Vigg’s sulking disappointment has dire consequences, he soon discovers. For, in the Hall of the Mountain King, the beautiful princess languishes, needing a breath of sweet, fresh air to live, but bound to remain in the dark cavern until the good, loving deeds of her people outweigh their ingratitude and envy. Will Vigg’s ugly thoughts bring doom to the princess? Or will the kind, selflessness of Mother Gertrude, who has adopted him and loved him and forgiven him, tip the scales enough to release the princess?
Of course, this story has a happy ending: the princess is rescued, and Vigg returns to his adoptive mother with a fervently thankful heart. This old Swedish tale has been handsomely illustrated in watercolors by the Swedish artist, Wiberg, who captures the deep snows, star-spangled night skies, little, red-capped Tomten, and fantastic mountain kingdom with a perfect, Scandinavian touch.
Tree of Cranes, written and illustrated by Allen Say
Christmas is not a long-standing tradition in Japan, with its tiny Christian population. But the young boy in this story has a mother who grew up in Ca-li-for-ni-a. So, this year, she quietly decides to celebrate Christmas in her own, Japanese, style.
The little boy has been quite naughty, venturing to the neighbor’s goldfish pond against strict orders, and catching a bad chill. After a stern scolding from Mother, while he rests in his warm bed, drinking hot tea, to his surprise Mother comes in from the garden, carrying a little pine tree in a large blue pot. Mother proceeds to decorate this tree with silver origami cranes and candles, telling her son what it is like to celebrate Christmas in that far-away place where she was born.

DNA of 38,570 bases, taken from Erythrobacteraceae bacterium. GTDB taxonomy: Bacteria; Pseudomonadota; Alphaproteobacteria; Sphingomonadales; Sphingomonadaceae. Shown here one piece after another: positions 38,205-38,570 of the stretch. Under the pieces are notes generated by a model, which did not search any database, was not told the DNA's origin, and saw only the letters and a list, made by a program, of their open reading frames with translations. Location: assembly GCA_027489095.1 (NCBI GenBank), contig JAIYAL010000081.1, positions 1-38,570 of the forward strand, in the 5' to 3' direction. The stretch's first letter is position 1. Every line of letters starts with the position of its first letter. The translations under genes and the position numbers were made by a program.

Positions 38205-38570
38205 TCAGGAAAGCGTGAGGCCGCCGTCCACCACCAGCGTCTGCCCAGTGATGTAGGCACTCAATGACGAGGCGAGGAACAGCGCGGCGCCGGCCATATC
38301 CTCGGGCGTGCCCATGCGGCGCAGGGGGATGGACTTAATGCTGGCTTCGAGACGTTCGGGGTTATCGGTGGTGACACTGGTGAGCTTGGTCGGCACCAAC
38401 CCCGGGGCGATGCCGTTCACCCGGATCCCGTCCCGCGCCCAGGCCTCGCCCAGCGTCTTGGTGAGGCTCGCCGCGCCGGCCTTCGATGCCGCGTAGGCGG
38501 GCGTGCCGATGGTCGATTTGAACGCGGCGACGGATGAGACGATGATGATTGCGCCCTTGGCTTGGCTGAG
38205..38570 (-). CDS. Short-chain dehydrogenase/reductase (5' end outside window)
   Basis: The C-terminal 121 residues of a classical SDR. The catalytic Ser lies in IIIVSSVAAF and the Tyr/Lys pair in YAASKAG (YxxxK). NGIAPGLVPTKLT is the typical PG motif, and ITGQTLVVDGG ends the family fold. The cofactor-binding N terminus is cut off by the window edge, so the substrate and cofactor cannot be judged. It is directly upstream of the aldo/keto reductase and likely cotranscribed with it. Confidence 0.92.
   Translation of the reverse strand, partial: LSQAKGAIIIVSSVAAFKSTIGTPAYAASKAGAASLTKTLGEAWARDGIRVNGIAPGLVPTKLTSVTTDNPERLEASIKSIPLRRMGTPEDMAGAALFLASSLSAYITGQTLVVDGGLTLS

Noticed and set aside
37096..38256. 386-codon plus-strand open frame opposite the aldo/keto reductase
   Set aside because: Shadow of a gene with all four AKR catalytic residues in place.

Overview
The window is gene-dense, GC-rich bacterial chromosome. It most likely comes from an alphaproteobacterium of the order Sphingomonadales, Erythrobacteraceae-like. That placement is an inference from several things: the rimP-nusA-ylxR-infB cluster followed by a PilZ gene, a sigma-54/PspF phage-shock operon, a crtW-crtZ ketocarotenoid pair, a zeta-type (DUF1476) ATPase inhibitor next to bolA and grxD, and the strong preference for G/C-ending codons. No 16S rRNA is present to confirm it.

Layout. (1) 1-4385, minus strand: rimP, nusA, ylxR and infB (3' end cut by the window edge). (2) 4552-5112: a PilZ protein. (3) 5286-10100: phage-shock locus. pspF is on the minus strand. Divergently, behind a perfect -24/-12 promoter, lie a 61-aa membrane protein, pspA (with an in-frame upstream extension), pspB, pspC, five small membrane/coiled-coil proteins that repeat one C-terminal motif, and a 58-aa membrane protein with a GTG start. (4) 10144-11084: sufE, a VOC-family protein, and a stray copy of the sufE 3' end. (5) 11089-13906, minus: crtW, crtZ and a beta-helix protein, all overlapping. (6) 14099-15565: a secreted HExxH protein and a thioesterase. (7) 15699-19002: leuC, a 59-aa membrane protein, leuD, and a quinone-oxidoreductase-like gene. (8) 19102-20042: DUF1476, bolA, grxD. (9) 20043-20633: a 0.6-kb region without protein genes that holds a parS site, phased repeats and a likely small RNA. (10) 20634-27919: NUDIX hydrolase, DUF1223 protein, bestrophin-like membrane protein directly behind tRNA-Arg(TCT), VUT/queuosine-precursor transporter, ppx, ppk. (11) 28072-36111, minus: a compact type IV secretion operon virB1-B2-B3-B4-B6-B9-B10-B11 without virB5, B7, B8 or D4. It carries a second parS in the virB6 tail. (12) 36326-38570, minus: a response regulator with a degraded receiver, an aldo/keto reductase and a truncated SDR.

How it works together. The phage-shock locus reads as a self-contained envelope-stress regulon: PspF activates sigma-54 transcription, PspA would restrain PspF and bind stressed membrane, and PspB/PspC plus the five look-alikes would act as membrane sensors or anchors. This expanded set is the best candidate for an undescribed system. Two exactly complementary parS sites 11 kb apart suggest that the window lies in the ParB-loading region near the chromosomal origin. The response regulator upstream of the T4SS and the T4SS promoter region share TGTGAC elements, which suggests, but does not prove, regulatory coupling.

Next morning, there are a couple of surprises, beneath the tree, and out of doors. But the best part of this unusual, Japanese Christmas, is the peaceful memory of it, resting quietly with the boy through many years.
Allen Say is a stunning artist who has won many awards for his illustrations. This semi-autobiographical book is an unusual, quiet Christmas story that radiates love, beauty, and hushed delight.
Here are Amazon links for these delightful, multicultural, Christmas stories:
Angela and the Baby Jesus